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Stick or twist? Scenarios for Russia in Ukraine

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President Vladimir Putin’s announcement that Russia is recognising two eastern Ukrainian breakaway regions and ordering troops to the area has left analysts guessing over whether the Kremlin is preparing an even deeper incursion.

Commentators are divided over Russia’s future strategy for Ukraine, with some believing a large-scale invasion is still on the cards while others expect Putin to stick with the new status quo, at least for now.

In an incandescent address that the French presidency said was marked by “paranoia”, Putin doubted Ukraine’s right to statehood, mocked the legitimacy of the government and even accused Kyiv of seeking to arm itself with a nuclear bomb.

In the historic speech, he did not go beyond recognition of the two regions.

But he issued a chilling warning that the Ukrainian government would bear “full responsibility” for any ensuing bloodletting.

AFP takes a look at the possible future scenarios Russia could be mulling for Ukraine:

Full invasion

The UK and US have repeatedly, over the last weeks, cited intelligence as indicating that Russia is planning a full invasion of Ukraine, up to a bid to take the capital Kyiv.

The US has removed its diplomats from the entire country, and UK Prime Minister Boris Johnson said that with his speech, Putin was “establishing the pretext for a full-scale offensive.”

Russia has, over the last weeks, massed some 150,000 troops close to the border with Ukraine, a major effort that some analysts doubt Putin made merely to recognise two regions already controlled by pro-Moscow separatists.

“This is the first step in what will likely be a large-scale Russian military operation to impose regime change,” said Michael Kofman, director of Russia Studies at the US-based Center for Naval Analyses, who has repeatedly predicted a large-scale Russian invasion.

Further incursion

But even if Moscow decided an operation to take Kyiv was too risky politically and militarily, it could still opt for a potentially still bloody confrontation with a more limited incursion.

The breakaway so-called Donetsk and Lugansk People’s Republics (DNR and LNR) do not control the full area of the administrative regions of Donetsk and Lugansk in Ukraine but claim jurisdiction over them.

Russia could use its forces to seek to oust the Ukrainian government from these areas, and it remains a critical question within what geographic boundaries Putin has recognised the DNR and LNR.

The Kremlin could be tempted to push forces north towards the city of Mariupol and then seek to connect with the Ukrainian Black Sea peninsula of Crimea, annexed by Moscow in 2014 but only connected to Russia via a bridge.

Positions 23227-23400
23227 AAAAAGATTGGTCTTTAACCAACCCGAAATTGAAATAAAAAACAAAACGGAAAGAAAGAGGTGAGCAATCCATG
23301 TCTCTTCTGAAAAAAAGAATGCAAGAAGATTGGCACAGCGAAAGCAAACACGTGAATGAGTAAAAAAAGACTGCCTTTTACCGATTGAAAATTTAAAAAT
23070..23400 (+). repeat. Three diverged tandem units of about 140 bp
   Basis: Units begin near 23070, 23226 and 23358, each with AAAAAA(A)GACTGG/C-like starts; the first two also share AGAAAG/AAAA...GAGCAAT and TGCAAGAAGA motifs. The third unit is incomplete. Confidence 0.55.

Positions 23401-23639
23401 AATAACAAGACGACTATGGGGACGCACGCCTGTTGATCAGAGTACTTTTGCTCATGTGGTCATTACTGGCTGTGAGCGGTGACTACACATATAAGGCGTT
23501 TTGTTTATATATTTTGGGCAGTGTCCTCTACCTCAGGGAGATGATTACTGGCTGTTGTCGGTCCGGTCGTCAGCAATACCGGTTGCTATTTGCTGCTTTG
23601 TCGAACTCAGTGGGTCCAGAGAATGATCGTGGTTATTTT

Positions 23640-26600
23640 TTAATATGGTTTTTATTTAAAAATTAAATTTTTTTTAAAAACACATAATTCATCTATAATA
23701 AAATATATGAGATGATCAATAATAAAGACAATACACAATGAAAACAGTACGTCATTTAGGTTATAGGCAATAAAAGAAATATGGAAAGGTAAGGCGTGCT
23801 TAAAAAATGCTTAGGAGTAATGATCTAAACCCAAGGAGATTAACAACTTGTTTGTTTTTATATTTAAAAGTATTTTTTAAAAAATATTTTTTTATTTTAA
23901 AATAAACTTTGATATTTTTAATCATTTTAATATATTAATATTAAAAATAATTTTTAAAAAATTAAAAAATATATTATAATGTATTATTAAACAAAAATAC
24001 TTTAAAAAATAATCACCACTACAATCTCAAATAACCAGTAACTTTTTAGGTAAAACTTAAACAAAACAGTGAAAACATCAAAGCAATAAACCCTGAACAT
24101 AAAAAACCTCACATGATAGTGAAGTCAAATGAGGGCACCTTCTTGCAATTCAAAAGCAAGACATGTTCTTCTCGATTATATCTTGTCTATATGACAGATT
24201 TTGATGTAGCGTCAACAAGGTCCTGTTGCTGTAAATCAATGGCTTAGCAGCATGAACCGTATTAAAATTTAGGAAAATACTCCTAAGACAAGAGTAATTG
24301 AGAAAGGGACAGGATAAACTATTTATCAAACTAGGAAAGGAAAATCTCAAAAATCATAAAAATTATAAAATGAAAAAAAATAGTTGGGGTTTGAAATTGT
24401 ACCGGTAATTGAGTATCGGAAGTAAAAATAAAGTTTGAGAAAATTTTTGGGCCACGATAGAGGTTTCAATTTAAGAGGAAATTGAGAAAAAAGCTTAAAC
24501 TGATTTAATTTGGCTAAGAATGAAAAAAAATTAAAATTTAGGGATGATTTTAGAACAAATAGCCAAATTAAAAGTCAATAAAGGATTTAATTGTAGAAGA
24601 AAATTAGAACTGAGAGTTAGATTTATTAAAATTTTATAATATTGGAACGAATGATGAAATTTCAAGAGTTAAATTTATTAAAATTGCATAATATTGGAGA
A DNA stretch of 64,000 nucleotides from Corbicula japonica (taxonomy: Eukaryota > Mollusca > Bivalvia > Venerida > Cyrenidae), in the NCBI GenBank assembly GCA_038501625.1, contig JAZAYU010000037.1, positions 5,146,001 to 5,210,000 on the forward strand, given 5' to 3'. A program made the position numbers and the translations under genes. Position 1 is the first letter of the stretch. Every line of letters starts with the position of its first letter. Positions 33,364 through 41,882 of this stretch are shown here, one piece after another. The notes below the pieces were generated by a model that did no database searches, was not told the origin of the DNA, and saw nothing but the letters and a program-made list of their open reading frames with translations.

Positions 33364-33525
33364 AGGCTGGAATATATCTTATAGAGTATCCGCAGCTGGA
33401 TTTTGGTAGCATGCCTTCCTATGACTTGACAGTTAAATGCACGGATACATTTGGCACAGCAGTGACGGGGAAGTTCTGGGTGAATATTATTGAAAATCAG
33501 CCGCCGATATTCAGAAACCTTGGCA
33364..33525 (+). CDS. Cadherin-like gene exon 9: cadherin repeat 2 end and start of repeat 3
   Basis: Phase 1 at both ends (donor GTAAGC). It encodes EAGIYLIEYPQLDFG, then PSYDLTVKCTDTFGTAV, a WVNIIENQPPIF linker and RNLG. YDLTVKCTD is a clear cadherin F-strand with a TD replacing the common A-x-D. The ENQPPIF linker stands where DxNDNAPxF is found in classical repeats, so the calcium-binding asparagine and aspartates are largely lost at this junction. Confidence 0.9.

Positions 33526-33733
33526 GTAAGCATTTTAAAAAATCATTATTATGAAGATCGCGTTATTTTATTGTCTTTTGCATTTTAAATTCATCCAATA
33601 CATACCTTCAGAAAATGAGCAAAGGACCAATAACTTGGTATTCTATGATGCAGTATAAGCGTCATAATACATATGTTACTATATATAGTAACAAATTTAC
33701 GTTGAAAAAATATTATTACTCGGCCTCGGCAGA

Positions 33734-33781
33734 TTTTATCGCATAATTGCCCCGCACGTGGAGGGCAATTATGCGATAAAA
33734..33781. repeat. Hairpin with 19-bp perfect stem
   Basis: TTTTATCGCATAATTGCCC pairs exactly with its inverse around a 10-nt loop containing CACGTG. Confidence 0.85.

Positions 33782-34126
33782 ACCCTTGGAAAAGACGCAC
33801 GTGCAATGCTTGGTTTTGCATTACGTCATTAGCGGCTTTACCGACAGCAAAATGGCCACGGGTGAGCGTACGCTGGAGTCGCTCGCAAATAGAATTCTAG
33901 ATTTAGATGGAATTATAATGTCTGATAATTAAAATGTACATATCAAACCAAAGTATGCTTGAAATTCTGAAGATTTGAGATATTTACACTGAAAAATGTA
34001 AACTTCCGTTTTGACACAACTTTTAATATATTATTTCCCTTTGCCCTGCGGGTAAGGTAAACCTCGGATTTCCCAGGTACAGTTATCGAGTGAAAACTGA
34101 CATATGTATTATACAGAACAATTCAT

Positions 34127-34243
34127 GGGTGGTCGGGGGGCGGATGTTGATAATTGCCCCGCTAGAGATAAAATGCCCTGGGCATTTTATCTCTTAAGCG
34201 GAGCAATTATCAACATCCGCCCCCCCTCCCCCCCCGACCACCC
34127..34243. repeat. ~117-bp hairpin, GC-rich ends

“My best guess is that Putin will stop at the current line of control and try to hold things there, in order to avoid escalation,” said Sam Greene, professor in Russian politics at King’s College London.

“But he’ll leave open the possibility of pushing further, in order to keep the pressure on.”

New status quo

Russian state-controlled media have already celebrated the recognition of the two regions as a victory for Moscow while Putin has in the last weeks succeeded in driving his concerns for security to the top of the West’s agenda.

His over one-hour long speech felt to some like the concluding point of the current escalation, and Russia will still be hit by new sanctions and face the suspension of the Nord Stream gas pipeline to Germany.

While Putin ordered Russia’s military to act as peacekeepers in the two regions, Deputy Foreign Minister Andrei Rudenko said there was no need to send troops to eastern Ukraine for now.

EU foreign policy chief Josep Borrell acknowledged that what had happened so far was not a “fully-fledged” invasion.

Russia’s messaging on within what geographical limits it is recognising the two regions has been mixed, with pro-government lawmakers giving different opinions over whether it should be restricted to just the existing DNR and LNR.

Dmitry Trenin, the director of the Moscow Carnegie Center, wrote in the immediate aftermath of Putin’s speech: “Russia-Ukraine: no major war. Instead, stabilisation of frontline for now.”

But he accepted Moscow was “crossing an important line” by declaring the regions independent while at the same time making a de-facto withdrawal of recognition from the Kyiv government.

By Stuart WILLIAMS

© Agence France-Presse